How to use Squarespace & Google Tag Manager to Track Conversions in Google Analytics

One of the most popular blogs I’ve written for our site is: How To Track Multiple Squarespace Forms in Google Analytics with Google Tag Manager

Given its popularity, I wanted to take a step back and understand why it was successful, so I reviewed and compared data from Google Analytics and Google Search Console along with some of our own SEO best practices. What I’ve concluded is that:

  1. It’s specific: The topic of this blog is narrow in focus. It addresses a particular need that wasn’t being covered by other blogs. 
  2.  It’s helpful: There is no bait and switch. The content provides self-serve, detailed instructions on how to accomplish a task that is valuable to the target end-user.
  3. It’s (accidentally) keyword rich: Being narrow in focus has led Google to index it for a variety of related long-tail keywords. It wasn’t specifically optimized for this strategy, so this happened on its own organically.

With these learnings in hand, I thought I should follow-up that blog with more tracking strategies for Squarespace websites. If your website isn’t built with Squarespace, you may still find this tutorial helpful as it explains how to use Google Tag Manager in combination with Google Analytics to track user actions such as conversion indicators on your website.

In this blog you’ll learn:

Before we get started, you'll need to:

  1. Create a Google Analytics (GA) account and a Google Tag Manager (GTM) account and link them to your Squarespace site.
  2. In Google Tag Manager, make sure the built in variables for Clicks and Forms are enabled. To do this, follow Step 1 of my original blog.

Squarespace offers direct integration with Mailchimp for its Newsletter Block (available with Business Plans) which makes creating a newsletter subscribe form simple and intuitive. However, getting your subscribe counts to appear in GA requires a few extra steps. It's worth it however to be able to easily measure the effectiveness of your content marketing efforts on your subscriber count.

Step 1: Create a Trigger for Your Newsletter Subscribe Form in Google Tag Manager

First, you need to create a trigger in GTM to identify the newsletter form that you want to track. A GTM trigger sets the conditions that a GTM tag will follow in determining whether or not a tag should fire.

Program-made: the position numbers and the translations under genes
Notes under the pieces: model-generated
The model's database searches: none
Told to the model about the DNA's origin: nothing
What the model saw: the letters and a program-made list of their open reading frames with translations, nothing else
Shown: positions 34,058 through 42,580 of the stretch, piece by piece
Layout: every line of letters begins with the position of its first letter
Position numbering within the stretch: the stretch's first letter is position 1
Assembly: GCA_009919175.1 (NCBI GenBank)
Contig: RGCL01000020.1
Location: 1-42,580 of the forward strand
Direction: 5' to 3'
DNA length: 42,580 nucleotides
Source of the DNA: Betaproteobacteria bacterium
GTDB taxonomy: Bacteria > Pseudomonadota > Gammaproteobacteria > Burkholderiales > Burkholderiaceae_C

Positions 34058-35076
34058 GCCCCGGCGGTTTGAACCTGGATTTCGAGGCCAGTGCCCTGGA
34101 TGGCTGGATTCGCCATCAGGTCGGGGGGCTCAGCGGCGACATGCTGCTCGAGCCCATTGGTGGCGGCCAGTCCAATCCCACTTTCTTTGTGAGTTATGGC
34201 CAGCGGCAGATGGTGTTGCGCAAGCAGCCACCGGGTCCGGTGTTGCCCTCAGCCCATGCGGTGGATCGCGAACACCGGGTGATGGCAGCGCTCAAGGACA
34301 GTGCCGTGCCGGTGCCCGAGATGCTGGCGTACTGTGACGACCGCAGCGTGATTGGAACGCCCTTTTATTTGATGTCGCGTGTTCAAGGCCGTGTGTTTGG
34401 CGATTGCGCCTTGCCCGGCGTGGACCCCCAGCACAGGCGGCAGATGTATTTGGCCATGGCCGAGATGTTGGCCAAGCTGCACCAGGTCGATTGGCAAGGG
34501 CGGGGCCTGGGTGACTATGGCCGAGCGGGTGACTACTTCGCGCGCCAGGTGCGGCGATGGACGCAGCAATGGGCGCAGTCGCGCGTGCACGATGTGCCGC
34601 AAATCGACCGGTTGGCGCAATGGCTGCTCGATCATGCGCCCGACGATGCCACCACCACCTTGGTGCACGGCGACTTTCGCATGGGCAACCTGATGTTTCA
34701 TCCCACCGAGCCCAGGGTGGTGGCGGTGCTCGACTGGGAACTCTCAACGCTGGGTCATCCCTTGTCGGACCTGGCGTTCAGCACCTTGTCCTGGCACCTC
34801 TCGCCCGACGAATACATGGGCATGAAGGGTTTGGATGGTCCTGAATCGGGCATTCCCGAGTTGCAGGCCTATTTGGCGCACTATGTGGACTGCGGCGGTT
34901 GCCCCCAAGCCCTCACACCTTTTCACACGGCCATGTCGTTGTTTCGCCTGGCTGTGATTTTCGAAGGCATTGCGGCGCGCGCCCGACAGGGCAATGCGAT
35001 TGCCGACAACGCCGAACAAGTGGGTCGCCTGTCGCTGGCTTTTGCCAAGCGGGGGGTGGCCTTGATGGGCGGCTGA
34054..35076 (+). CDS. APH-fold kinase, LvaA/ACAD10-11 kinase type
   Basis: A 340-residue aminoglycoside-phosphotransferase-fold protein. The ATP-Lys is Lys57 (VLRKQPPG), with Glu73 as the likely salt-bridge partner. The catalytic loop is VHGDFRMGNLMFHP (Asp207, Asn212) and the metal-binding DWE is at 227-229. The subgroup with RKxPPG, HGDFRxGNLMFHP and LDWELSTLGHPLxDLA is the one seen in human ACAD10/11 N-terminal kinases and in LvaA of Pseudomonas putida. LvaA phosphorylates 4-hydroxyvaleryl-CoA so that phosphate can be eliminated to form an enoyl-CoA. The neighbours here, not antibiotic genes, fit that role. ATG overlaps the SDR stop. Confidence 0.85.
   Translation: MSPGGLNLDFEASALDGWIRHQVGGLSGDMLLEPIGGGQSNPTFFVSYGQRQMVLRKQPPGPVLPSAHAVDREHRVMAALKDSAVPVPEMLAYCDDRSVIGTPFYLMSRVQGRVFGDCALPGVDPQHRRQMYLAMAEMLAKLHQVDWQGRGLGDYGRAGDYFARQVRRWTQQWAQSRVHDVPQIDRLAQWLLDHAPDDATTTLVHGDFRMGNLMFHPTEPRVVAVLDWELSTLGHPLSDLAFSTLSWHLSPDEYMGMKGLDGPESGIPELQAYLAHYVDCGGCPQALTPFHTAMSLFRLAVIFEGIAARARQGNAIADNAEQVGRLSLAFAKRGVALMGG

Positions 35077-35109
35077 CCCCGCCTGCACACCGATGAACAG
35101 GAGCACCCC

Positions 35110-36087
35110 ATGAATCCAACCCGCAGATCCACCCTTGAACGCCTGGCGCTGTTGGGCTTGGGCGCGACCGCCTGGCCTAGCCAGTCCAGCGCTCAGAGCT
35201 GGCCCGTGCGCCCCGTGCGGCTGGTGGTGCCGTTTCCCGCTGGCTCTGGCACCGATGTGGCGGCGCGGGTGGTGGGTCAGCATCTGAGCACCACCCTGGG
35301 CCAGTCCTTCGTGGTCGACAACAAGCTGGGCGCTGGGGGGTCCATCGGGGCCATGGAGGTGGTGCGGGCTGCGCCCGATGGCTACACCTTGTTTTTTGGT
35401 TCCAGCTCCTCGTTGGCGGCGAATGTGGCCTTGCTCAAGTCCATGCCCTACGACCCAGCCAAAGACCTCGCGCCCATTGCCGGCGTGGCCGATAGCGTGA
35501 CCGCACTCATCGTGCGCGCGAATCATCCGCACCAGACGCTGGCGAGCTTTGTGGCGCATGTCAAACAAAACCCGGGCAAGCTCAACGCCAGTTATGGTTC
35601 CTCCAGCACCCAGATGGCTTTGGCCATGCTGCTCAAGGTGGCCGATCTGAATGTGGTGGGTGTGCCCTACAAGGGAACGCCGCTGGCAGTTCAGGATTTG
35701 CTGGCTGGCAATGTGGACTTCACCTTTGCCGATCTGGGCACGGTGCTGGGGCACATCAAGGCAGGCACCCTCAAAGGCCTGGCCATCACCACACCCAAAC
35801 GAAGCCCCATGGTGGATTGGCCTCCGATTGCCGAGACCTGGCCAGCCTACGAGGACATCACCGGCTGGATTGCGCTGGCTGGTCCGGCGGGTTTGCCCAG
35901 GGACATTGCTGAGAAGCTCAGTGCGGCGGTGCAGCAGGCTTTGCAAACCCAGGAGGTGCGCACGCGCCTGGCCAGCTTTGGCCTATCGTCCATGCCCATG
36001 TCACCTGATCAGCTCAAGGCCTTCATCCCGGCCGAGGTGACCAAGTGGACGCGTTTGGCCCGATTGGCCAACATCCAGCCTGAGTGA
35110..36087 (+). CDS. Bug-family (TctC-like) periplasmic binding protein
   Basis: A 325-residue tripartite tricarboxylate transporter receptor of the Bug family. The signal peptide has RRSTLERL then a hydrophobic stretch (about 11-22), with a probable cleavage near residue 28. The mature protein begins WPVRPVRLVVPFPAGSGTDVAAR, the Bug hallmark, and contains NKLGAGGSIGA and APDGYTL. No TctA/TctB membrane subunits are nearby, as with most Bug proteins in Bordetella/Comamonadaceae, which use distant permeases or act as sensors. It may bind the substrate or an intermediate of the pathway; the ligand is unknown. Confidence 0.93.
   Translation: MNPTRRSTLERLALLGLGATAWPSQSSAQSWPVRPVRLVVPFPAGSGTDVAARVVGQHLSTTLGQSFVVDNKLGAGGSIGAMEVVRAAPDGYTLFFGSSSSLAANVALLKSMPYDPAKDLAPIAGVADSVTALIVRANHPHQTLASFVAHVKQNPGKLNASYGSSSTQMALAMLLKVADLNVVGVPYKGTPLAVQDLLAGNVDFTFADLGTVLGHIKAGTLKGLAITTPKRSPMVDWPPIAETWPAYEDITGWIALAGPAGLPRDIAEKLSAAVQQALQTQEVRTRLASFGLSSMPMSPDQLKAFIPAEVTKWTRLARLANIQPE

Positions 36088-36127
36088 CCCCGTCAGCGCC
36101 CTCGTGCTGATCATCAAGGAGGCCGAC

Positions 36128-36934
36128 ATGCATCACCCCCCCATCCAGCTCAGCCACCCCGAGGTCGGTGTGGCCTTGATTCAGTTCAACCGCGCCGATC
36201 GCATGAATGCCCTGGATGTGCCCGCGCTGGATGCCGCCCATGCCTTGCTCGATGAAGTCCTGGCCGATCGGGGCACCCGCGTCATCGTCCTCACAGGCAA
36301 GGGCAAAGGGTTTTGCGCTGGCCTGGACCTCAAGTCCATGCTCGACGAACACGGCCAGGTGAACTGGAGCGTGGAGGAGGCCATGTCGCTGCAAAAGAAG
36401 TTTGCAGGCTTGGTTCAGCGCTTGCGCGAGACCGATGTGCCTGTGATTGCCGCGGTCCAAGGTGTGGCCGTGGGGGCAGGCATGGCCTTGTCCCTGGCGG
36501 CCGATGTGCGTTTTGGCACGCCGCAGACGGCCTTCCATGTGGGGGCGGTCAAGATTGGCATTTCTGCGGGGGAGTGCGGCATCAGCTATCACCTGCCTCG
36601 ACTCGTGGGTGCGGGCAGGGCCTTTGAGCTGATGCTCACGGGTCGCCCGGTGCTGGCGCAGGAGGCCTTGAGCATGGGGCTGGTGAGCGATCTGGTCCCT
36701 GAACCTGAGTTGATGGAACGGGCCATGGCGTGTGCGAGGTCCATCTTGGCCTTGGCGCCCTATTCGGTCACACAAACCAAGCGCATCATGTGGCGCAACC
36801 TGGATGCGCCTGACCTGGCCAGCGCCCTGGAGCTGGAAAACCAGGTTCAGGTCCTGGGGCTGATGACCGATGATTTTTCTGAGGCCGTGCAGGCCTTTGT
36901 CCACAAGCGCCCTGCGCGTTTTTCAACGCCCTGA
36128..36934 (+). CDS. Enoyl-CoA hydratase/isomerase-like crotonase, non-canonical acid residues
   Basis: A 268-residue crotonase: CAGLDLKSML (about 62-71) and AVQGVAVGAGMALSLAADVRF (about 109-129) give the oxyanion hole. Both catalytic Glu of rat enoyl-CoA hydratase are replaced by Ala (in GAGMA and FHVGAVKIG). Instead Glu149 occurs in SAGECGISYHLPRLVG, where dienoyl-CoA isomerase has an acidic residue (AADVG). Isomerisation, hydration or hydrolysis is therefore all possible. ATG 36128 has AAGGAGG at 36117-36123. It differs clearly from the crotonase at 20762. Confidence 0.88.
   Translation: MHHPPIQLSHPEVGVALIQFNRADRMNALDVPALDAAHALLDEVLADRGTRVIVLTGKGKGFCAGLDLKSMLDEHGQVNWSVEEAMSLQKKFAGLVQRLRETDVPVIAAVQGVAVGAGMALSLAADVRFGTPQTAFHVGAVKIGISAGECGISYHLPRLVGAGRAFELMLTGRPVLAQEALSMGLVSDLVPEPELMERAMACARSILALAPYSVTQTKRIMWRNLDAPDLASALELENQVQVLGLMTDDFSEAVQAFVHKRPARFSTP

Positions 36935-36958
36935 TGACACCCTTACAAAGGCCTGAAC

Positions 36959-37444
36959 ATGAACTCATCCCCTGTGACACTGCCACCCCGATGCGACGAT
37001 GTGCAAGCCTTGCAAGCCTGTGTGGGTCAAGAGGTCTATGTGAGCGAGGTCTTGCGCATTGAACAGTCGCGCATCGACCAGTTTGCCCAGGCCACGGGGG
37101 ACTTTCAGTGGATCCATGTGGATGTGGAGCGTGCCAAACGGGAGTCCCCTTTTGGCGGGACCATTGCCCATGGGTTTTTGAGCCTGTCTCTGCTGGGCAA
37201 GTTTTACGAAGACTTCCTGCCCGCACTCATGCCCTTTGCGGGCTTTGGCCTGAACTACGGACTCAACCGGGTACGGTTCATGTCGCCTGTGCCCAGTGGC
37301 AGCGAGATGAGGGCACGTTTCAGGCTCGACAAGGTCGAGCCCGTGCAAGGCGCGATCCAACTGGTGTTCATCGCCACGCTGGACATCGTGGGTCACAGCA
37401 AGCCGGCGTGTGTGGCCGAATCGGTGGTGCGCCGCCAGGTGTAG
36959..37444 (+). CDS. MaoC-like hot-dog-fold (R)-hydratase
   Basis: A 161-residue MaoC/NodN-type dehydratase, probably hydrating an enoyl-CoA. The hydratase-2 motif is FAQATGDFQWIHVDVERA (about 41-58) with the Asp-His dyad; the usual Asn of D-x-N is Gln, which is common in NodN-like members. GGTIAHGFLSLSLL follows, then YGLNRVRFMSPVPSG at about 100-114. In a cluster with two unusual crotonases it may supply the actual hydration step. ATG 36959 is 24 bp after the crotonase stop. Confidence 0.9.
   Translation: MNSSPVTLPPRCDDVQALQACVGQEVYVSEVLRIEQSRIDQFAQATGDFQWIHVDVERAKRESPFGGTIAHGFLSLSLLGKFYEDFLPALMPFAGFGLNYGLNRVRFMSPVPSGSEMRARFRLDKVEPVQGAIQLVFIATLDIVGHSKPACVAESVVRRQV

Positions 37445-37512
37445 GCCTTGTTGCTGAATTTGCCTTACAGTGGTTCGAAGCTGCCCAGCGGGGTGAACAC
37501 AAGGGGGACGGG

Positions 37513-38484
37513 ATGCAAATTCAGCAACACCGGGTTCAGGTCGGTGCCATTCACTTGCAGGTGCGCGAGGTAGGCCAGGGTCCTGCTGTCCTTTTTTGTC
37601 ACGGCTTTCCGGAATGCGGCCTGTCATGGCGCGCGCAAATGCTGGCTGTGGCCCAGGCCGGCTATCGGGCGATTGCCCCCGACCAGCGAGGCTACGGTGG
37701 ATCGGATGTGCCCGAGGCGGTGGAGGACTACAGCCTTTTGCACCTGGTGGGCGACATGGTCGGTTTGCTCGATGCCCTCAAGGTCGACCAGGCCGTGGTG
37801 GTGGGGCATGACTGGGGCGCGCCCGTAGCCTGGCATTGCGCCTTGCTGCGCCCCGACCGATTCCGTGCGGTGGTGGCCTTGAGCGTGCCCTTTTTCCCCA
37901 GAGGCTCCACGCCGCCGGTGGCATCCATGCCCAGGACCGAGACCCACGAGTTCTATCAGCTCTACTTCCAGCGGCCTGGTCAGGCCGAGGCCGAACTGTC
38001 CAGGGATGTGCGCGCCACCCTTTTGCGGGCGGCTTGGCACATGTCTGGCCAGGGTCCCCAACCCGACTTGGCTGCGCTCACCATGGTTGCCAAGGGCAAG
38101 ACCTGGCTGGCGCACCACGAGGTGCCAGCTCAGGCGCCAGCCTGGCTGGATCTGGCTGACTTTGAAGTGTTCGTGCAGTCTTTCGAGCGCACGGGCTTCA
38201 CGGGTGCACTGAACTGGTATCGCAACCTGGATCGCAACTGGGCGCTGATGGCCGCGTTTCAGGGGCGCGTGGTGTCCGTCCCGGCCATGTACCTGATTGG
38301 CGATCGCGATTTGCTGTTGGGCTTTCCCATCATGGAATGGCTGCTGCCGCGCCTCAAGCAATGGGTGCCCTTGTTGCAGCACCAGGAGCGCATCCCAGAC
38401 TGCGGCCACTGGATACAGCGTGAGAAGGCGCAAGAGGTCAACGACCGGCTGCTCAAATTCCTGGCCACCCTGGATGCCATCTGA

Make sure you name your trigger something unique like Subscribe_Form. This will make it easier to link your tags to the correct trigger in the next step. In the trigger settings, use the following details:

  • Trigger type: Form submission
  • This trigger fires on: Some Forms
  • Fire this trigger when an Event occurs and all of these conditions are true:
    • Click Classes contains newsletter-form submitting
      • We use this click class to identify a newsletter form submission on a Squarespace site since you can't custom code a Form ID field on Squarespace. If you're not using a Squarespace site, you would change this condition to be: Form Id contains your_form_id
    • Optional: If you have multiple newsletters on different pages of your website and you want to track subscribes for an individual list, you can add a second condition to identify subscribes from a specific page with: Page URL contains your_url_slug
      You will then need to create triggers and tags for each list/page combination you want to track. 
 
newsletter-subscribe-trigger-google-tag-manager.png
 
 

Step 2: Create a GTM Tag to House Your Trigger

Now that your trigger is setup, it's time to create the Tag which will house that trigger. I recommend naming the tag similar to the trigger it houses. For example, if you named your trigger "Subscribe_Form" you could name the corresponding tag "Subscribe Form". 

In the tag configuration settings, use the following:

  • Tag type: Universal Analytics
  • Track type: Event
  • Category: whatever you want Google Analytics to receive as the category field
  • Action: whatever you want Google Analytics to receive as the action field